Nairobi — Olympic Champion Conseslus Kipruto stormed to victory in the men's 3000m steeplechase to get third gold for his country at the IAAF London World Championships on a day Kenya conducted its General Elections on Tuesday.
Kipruto, who claimed gold in 8:14.12, kicked with 300 metres remaining and held on to see off the threat posed by Morocco's Soufiane Elbakkali, who also surged past Jager coming into the final straight.
Elbakkali took silver 0.37sec apart in 8:14.48 while Jager took bronze in 8:15.53.
The win ensured Kenya continues their dominance over the water and barrier event to six consecutive editions with veteran Ezekiel Kemboi winning the last four from 2007 -2015.
Kemboi, who was looking for his fifth title, finished 11th in 8:29.38 a position ahead of Jairus Birech who timed 8:32.90.
"I used my plans well and last night for morale I told myself: 'I am Olympic champion and that others must break me'," explained the winner. "There are others who are strong, but I knew if the race was around 8:10 that I was going to win," Kipruto said.
A silver medalist in Beijing two years ago, Kipruto took the lead with less than 300 meters to go and was celebrating well before crossing the finish line.
Kenya has now won 12 out of the 15 editions of the race in World Championships history.
There was no clean sweep as there was in Beijing two years ago, however, as Soufiane El Bakkali of Morocco clinched silver to win his first major medal.
Jager, who led for most of the race, became the first American to win a world championship medal in the steeplechase, taking bronze in 8:15.53.
Kipruto and his Kenyan teammate - two-time Diamond Trophy winner Birech - led the field out, with US champion Jager tracking every move in third.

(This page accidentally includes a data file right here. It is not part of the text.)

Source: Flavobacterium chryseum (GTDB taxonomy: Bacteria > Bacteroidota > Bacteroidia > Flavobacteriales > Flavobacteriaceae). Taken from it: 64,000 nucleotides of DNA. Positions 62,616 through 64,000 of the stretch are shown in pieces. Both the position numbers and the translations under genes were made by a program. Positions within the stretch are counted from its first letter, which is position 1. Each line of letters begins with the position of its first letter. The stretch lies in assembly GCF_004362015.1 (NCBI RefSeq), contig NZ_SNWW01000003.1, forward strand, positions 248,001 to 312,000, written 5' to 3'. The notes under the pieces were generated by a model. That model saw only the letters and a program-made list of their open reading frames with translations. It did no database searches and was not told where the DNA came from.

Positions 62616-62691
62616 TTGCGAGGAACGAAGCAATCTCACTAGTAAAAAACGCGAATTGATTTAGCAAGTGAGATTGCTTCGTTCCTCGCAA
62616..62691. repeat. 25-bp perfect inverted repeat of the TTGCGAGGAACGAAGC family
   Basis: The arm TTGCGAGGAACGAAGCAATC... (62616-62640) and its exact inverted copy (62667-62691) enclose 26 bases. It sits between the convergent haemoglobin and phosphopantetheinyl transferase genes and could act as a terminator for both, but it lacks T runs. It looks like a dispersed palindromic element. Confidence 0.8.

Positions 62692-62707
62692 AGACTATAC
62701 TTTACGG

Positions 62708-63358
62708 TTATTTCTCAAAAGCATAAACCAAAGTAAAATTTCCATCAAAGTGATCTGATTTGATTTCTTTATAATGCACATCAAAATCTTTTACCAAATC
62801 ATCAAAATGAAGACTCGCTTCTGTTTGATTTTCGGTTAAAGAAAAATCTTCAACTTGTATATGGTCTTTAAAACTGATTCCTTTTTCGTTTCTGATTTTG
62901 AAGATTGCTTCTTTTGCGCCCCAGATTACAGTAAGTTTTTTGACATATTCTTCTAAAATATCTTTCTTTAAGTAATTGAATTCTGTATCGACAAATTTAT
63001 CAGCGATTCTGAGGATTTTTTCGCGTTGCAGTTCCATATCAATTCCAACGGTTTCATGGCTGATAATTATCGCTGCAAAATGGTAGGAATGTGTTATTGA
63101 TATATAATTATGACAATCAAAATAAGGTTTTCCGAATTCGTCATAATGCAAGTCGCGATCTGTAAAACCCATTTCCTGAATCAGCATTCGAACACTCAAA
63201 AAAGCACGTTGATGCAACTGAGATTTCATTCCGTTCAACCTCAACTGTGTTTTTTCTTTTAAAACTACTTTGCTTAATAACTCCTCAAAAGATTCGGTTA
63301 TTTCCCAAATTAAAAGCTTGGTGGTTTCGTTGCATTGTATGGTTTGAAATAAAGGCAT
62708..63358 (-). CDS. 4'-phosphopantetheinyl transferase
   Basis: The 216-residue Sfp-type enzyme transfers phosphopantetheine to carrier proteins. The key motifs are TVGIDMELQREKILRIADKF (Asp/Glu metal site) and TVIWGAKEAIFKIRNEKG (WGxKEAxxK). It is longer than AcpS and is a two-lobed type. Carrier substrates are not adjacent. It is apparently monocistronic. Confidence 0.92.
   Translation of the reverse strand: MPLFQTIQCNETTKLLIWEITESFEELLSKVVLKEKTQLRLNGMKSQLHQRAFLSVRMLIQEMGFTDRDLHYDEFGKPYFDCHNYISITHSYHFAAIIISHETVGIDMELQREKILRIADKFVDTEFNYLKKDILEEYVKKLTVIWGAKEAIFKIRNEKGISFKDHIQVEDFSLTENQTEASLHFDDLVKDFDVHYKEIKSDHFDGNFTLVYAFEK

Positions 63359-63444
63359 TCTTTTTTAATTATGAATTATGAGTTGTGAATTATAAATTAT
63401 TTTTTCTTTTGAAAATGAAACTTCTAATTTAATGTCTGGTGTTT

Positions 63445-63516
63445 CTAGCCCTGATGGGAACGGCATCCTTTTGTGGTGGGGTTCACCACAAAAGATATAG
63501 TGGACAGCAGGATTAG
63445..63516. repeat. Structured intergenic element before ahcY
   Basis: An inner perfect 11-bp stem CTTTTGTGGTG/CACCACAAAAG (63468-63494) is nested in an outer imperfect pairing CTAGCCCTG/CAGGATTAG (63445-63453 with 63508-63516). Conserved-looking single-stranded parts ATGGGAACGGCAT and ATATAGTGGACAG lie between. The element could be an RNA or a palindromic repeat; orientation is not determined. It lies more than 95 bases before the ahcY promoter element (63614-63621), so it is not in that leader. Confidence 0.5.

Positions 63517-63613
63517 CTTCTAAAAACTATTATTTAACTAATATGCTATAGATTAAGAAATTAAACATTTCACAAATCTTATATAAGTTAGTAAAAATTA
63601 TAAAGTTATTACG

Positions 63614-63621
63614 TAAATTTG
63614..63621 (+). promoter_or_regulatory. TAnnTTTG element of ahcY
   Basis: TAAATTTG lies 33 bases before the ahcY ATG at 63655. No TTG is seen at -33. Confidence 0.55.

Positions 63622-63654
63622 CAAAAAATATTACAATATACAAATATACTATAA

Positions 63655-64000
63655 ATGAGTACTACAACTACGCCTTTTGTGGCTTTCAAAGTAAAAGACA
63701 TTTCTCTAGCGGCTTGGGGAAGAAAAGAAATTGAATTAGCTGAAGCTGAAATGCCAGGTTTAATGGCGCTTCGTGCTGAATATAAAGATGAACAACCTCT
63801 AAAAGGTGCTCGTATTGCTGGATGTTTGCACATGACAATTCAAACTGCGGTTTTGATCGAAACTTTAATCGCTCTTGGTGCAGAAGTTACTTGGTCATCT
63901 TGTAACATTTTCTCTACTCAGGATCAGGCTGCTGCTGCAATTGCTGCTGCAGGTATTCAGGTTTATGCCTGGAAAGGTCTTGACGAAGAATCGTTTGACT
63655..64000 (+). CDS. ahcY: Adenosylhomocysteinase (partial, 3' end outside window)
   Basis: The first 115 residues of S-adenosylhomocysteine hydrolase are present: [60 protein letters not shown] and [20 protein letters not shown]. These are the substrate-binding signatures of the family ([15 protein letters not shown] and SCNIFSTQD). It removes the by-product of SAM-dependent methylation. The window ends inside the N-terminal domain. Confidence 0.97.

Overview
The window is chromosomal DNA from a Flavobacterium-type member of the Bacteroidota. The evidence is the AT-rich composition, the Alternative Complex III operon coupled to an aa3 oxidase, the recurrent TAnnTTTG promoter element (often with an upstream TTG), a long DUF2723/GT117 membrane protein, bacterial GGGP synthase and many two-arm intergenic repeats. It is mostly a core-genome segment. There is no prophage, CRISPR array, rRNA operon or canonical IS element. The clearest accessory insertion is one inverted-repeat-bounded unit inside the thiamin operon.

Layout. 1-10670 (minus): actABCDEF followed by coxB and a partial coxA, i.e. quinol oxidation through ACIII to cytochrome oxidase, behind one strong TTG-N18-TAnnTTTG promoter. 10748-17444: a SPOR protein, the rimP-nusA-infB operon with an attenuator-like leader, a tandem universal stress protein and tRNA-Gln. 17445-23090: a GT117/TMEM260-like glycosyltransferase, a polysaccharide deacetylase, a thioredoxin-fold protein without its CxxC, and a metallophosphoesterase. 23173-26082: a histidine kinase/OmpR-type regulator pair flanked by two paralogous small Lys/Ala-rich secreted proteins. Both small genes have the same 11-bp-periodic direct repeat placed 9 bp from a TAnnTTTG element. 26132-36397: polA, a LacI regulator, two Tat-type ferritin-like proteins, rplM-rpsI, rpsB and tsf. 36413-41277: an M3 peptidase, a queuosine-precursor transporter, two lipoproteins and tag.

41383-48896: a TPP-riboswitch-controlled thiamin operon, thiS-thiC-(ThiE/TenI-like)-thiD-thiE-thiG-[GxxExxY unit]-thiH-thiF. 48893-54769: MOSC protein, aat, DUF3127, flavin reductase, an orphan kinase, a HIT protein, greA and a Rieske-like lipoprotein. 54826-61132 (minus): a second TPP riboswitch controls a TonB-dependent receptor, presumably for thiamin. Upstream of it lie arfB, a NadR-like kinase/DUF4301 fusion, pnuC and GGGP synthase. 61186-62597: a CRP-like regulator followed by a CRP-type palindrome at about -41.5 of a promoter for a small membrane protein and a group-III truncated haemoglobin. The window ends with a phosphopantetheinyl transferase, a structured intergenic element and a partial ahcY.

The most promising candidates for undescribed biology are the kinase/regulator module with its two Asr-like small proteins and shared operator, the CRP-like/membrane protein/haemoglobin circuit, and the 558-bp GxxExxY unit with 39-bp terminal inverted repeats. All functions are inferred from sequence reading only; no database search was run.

At the 1000m mark - reached in 2:51.81 - the Ethiopian trio of Tesfaye Deriba, Tefase Seboka and Getnet Wale took over at the front ahead of Kipruto and Jager, with 17-year-old Ugandan Albert Chemutai close behind.
Meanwhile, Kenya's defending champion Kemboi - running for his fifth consecutive world title - was moving up through the field, along with Chemutai's Ugandan teammate Jacob Araptany, who subsequently stopped to re-attach his shoe and dropped back to 14th.
When world leader Jager took up the running four laps out with the Kenyan trio and Elbakkali - who has two 8:05 clockings to his name in 2017 - lined up behind him, it was clear it was going to be something of a USA v the might of Africa showdown.
After passing 2000m in 5:35.46, Birech was the first to crumble, as Kemboi also became detached 700m from the finish, leaving Jager, Kipruto and Elbakkali - the fastest three in the world this year - to battle it out for the medals.
Kipruto made his move on the back straight of the final lap. Although he was caught on the water jump, the Kenyan proved too strong for his rivals, breaking clear on the home straight.
The 22-year-old made sure he enjoyed his first IAAF World Championships triumph too, having taken silver in 2013 and again in 2015 when he broke his shoe on the final lap, gesturing to the crowd as he approached the finish line.
-Additional material from IAAF-
@alexisaboke is a Sports Journalist with Capital FM who commands over eight years of journalism experience in electronic and print media. Find him on the pitch, track, court, course, pool...